September 21, 2005
Source: McGill University:
Amnesia remembered: Saga hits big screen
Source: University Relations Office (URO) [newswire]
September 21, 2005
McGill staffer played role in real-life drama that is now a movie
It was a sensational news story that seemed torn from a movie script — except it was real. The year was 1998. The story was that of a man who claimed to have woken up amnesic and naked in a deserted Montreal parking lot. All he could remember about his life was that he was British and gay.
Eight years later, those real-life events are hitting cinemas as Amnesia: The James Brighton Enigma. Anyone who scanned the international headlines Brighton created might recall that Gregg Blachford, director of McGill's Career and Placement Service, played a central part in the drama. Blachford, who's been a Gay Line volunteer listener for 13 years, remembers, "James was certain that he was gay and that's why, after several weeks of undergoing treatment at the McGill University Health Centre, he phoned Gay Line to seek help from his community."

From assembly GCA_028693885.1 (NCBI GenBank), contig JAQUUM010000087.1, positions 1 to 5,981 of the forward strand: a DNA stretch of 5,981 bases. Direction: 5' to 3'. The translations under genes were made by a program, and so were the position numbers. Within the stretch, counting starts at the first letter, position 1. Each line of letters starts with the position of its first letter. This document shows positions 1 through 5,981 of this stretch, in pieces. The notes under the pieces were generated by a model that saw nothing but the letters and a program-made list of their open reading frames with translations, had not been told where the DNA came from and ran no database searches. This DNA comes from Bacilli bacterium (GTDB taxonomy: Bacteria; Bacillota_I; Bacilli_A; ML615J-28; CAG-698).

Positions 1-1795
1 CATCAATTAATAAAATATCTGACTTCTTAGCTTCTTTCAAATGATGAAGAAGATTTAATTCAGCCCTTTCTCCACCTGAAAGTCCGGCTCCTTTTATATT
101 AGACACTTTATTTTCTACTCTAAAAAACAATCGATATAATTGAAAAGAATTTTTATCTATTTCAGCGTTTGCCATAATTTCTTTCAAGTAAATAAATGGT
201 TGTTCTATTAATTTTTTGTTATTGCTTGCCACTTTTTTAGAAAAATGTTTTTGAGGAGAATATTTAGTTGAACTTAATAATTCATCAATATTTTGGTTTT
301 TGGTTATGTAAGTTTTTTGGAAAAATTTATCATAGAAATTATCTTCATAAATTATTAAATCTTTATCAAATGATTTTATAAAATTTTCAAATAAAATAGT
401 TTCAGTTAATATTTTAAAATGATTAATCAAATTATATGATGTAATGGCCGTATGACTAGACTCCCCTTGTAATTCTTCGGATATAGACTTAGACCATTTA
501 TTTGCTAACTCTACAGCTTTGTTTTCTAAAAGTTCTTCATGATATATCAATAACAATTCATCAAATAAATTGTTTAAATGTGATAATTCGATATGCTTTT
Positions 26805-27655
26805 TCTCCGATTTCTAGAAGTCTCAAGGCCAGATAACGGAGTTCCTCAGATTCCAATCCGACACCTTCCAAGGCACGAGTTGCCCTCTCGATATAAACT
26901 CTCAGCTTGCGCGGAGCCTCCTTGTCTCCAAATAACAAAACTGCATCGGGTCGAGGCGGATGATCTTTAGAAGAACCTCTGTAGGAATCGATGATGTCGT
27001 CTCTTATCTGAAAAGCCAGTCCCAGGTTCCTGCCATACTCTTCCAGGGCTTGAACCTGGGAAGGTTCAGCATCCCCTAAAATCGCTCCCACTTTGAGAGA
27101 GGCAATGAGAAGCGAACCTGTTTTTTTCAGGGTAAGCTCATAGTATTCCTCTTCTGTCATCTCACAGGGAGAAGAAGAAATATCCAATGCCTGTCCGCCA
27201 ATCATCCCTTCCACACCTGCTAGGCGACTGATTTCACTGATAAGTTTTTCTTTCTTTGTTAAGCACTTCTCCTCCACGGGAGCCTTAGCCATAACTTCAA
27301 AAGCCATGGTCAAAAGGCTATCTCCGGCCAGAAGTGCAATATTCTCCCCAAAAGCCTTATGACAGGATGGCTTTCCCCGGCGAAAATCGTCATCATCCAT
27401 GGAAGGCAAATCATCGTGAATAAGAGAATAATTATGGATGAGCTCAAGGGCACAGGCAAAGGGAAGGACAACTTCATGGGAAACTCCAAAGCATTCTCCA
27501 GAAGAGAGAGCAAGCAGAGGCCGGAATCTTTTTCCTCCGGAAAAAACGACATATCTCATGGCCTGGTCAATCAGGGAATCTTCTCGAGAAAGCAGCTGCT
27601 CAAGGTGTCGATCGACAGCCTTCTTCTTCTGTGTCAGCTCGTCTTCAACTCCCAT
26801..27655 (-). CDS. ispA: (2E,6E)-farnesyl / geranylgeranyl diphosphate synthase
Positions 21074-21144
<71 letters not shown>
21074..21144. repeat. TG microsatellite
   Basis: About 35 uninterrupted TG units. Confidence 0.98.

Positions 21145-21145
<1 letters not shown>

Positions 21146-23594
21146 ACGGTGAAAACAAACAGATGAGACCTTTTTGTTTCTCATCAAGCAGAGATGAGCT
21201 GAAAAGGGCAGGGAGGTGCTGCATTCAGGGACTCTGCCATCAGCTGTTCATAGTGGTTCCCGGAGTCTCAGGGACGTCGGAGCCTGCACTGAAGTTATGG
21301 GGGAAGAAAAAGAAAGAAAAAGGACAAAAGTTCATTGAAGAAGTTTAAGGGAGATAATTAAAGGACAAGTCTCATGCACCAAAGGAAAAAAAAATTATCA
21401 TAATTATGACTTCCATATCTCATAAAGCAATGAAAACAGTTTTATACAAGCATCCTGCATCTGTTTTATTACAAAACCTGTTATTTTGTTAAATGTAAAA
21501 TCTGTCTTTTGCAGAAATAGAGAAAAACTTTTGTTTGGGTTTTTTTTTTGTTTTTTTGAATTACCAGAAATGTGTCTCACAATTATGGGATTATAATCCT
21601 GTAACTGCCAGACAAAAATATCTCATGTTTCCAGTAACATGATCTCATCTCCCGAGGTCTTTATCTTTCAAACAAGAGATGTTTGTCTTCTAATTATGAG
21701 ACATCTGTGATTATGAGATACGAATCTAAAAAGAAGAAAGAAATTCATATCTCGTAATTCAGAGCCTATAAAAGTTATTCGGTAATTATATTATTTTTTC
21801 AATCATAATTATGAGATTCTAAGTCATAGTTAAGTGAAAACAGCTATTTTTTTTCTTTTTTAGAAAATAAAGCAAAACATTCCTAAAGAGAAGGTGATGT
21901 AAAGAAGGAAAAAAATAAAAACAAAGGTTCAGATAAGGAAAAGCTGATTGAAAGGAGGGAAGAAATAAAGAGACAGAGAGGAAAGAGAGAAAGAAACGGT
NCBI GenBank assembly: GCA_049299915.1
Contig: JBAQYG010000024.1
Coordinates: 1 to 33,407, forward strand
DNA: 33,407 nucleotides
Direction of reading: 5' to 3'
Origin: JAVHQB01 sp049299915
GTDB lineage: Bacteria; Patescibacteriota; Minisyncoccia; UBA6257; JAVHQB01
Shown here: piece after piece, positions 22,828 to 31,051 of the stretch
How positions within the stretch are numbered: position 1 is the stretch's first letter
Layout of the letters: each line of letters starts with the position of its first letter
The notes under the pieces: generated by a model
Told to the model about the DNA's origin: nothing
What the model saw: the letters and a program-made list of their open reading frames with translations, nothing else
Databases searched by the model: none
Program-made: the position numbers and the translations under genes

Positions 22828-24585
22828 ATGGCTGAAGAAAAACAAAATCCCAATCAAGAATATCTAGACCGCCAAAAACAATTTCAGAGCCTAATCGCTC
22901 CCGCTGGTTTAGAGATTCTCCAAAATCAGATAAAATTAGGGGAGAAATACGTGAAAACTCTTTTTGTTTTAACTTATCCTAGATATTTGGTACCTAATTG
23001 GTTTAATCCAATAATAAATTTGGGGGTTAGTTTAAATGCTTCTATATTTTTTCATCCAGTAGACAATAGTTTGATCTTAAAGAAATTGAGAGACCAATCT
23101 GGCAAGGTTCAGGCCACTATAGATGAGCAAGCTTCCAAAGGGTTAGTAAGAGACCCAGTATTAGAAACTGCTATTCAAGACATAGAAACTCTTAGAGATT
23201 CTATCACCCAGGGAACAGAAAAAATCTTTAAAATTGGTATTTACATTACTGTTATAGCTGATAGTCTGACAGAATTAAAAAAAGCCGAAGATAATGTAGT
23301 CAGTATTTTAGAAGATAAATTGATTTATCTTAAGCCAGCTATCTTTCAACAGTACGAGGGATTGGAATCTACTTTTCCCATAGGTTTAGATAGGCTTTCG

Gay Line volunteers rallied in Brighton's support. Blachford agreed to house Brighton and help him piece his life back together. He also helped persuade Brighton to share his unbelievable story with media around the world. "Sadly, James became more and more melancholic, as nobody seemed to be looking for him," recalls Blachford.
A U.S. television tabloid, Hard Copy, eventually revealed that Brighton's true name was actually Matthew Honeycutt. In the middle of the night, Brighton was arrested by Montreal police for public mischief. "The media, which had previously treated him sympathetically, turned on Brighton and called him an imposter," relates Blachford. "Gay Line, and many of those who met James, resisted that interpretation."
Now this incredible account has been turned into Amnesia: The James Brighton Enigma, which is premiering this month. The movie is directed by Denis Langlois, whose previous works include L'Escorte (1996) and Danny in the Sky (2001). The film closely follows the James Brighton story, albeit with fictionalized names and personas. A new character named Sylvie is also introduced as a criminology student who tries to reconstruct Brighton's life and how he came to be in Montreal.
An advance screening of Amnesia: The James Brighton Enigma will be held at 7 pm on Monday, September 26, at the Cinéma Quartier Latin (350 Emery St.). All proceeds will be given to Gay Line and its francophone partner, Gai Écoute. Admission is $15 at the door or in advance through Boutique Priape (1311 Ste-Catherine St. E.). The film goes into general release on September 30. For more information, please consult the Amnesia website.
McGill Career and Placement Service
University Relations Office